13 September 2014


 September 13, 2014

My annual visit to Montreux, Switzerland was via Zürich this trip and rather than connecting to a domestic flight (which would have actually made for a longer travel time) decided to take the train from Zürich to Vevey – which would be our base for three days before settling in at our usual location of Montreux for ten more days.  This was a far simpler connection versus our routing via Istanbul last year.  This is the first installment of my update to my Gluten-Free Guide to the Swiss Riviera and there are many new restaurants, hotels, and another new airline review to come very soon.

I have not been on United long-haul since it merged with Continental (but used to fly CO from Newark to Europe and always enjoyed their BusinessFirst service – so was very interested in seeing how this would translate now that they were folded into United). Let’s be honest here. Not every Continental flight was without its issues (particularly when it came to meeting the needs of a celiac and food allergic traveler) but when things worked, they tended to work well. When they went a bit awry, well let’s just say it was akin to going to a slightly dysfunctional family reunion.

Check-in at EWR was a bit chaotic (color me surprised).  Despite being let out on the correct level this time (it always seems to change) for BusinessFirst check-in, the dedicated area could only be accessed for those with boarding passes and a somewhat surly agent guarding the empty area kept saying “do you have a boarding pass?”  Um, you can pre-check in for international but cannot get a boarding pass until you complete check-in at the airport.  So, what may I ask, is the point of a dedicated BusinessFirst area?  Perhaps for the Hawaii flights.  We were directed to the Premier Access area which was busy but were told to pick any line and selected one that was the 1K line.  Unfortunately the agents had their hands full with a small tour group (all of whom were trying to change their seats for domestic flights) on one side and a family trying to check their car seat and deconstruct their stroller in front of us.  After about 10 minutes we finally made it to the kiosk and scanned our passports (surprising that this could not be done at the BusinessFirst check-in area) and received our boarding passes.  We then had to wait for an agent to show up to actually tag the bags.  All in all it took about 15-20 minutes from walking from one area to the other and then having to wait in what should have been a fast moving area.  Hardly a really premium start to the journey.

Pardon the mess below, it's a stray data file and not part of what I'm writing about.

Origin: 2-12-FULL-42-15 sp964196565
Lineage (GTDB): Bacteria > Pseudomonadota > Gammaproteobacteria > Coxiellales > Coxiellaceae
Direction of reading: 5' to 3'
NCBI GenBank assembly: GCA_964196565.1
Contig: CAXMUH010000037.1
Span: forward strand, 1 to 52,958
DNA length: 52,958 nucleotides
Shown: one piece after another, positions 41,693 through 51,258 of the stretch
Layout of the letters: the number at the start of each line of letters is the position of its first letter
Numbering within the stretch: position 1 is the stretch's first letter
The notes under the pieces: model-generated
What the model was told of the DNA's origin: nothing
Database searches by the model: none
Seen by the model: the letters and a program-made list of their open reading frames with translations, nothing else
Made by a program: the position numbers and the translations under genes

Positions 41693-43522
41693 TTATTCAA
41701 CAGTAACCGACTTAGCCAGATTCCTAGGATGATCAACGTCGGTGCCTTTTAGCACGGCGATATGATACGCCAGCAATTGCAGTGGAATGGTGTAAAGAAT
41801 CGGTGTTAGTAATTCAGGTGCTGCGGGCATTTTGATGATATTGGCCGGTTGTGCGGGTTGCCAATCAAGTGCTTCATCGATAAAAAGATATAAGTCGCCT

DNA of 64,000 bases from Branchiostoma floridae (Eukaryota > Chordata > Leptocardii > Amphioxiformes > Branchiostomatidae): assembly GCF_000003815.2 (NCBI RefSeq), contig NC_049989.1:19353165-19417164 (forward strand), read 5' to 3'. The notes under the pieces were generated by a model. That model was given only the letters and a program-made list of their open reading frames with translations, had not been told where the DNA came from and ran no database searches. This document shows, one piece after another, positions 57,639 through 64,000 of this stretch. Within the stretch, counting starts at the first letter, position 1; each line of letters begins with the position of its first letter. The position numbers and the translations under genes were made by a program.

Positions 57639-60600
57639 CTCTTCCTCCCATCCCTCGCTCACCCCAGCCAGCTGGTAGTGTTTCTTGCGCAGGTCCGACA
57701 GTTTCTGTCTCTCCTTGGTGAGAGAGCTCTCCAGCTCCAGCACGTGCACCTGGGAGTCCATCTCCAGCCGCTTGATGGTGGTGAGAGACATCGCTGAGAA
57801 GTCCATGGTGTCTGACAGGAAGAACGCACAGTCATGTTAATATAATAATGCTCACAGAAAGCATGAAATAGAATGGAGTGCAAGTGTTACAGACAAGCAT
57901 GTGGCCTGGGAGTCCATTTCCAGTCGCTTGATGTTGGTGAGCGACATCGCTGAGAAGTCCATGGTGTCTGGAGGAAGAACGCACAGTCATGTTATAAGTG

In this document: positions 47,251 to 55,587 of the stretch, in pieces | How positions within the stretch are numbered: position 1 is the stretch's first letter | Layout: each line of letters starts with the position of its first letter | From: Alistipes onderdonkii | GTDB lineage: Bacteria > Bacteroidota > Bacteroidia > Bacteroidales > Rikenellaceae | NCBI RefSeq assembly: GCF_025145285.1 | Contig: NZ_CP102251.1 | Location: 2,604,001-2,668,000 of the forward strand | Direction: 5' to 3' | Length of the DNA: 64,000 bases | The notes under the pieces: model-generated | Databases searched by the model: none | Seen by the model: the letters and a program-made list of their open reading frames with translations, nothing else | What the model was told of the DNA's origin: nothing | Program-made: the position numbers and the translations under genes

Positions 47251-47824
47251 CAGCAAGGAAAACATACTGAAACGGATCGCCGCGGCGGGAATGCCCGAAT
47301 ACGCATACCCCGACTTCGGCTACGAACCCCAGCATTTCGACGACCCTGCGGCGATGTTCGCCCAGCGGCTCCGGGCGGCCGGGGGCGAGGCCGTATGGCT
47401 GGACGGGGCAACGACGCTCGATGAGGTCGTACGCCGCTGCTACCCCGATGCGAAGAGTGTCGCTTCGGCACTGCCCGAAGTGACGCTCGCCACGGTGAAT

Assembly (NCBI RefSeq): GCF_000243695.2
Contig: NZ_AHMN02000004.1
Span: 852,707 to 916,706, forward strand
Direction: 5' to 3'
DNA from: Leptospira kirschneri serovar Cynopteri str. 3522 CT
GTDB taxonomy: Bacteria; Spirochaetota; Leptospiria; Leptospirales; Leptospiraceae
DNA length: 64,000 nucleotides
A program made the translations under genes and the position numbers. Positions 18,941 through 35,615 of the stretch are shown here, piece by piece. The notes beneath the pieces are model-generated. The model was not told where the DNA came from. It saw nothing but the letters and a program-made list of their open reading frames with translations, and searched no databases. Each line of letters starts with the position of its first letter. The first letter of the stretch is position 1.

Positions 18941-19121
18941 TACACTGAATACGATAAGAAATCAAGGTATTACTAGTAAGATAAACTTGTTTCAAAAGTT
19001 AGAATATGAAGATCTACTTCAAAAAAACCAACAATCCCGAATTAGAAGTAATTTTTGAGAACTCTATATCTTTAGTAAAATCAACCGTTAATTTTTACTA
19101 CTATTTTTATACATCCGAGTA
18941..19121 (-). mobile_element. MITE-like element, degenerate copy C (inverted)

We then made our way to the security checkpoint for the C gates which was an utter mess of extremely long lines.  The TSA Pre and Premier Access were moving at a snail’s pace and the regular lines seemed to go on forever.  The agent manning the regular line tried to convince those on the Premier Access line that it would move quicker and they should move over – no thanks on that one (nor did anyone move).  More than 30 minutes was spent waiting to get to the actual security checkpoint.  There was a single checkpoint open for the Premier Access and a single for the TSA Pre which made no sense since this was the rush of the evening international departures.

Once through we made our way to the United Club which while obviously hopping at this hour did have seating available and a cocktail was quickly in hand.  The United Club is more than adequate and service always friendly and efficient.  We decided to make our way to the gate at the far end of Terminal C only to find Business had already boarded but just used the Premier Access lane to bypass the crowd and we were soon warmly welcomed on board.

United BusinessFirst

United Club EWR Terminal C and 767-400 BusinessFirst Seat

United Airlines
Flight: UA 134
Depart: Newark
Arrive: Zürich
Equipment: 767-400
Class: Business
Seats:  3A and 3C

Not to date my myself but the last time I was on (a then Continental) 767-400 it still had the recliner seats as the flat bed replacement project had just begun.  Yet there was always something about Continental’s service that somehow made up for the lack of lie flat beds – their in-flight service was truly always a lovely, well-polished experience.  I had wondered what the service would now be like post-merger.

The cabin had a 2-1-2 layout and the seats did feel private but there was something about the relative narrowness of the area where the “ottoman” was that made it feel like you needed to be a perfect triangle in order to actually fit comfortably – particularly when in bed mode.  But the seats were actually quite comfortable overall and proved more than enough personal space.

Pre-departure drinks were offered and you could have whatever you wanted which is always nice (and distracted from the fact that they were served in plastic cups).  I love that United has Tito’s on board (and in its Clubs as well) and that would be my preferred libation for this Atlantic crossing.  Service had that old Continental feel to it and the entire crew was extremely hard working and provided truly stellar service – highly professional and pleasant.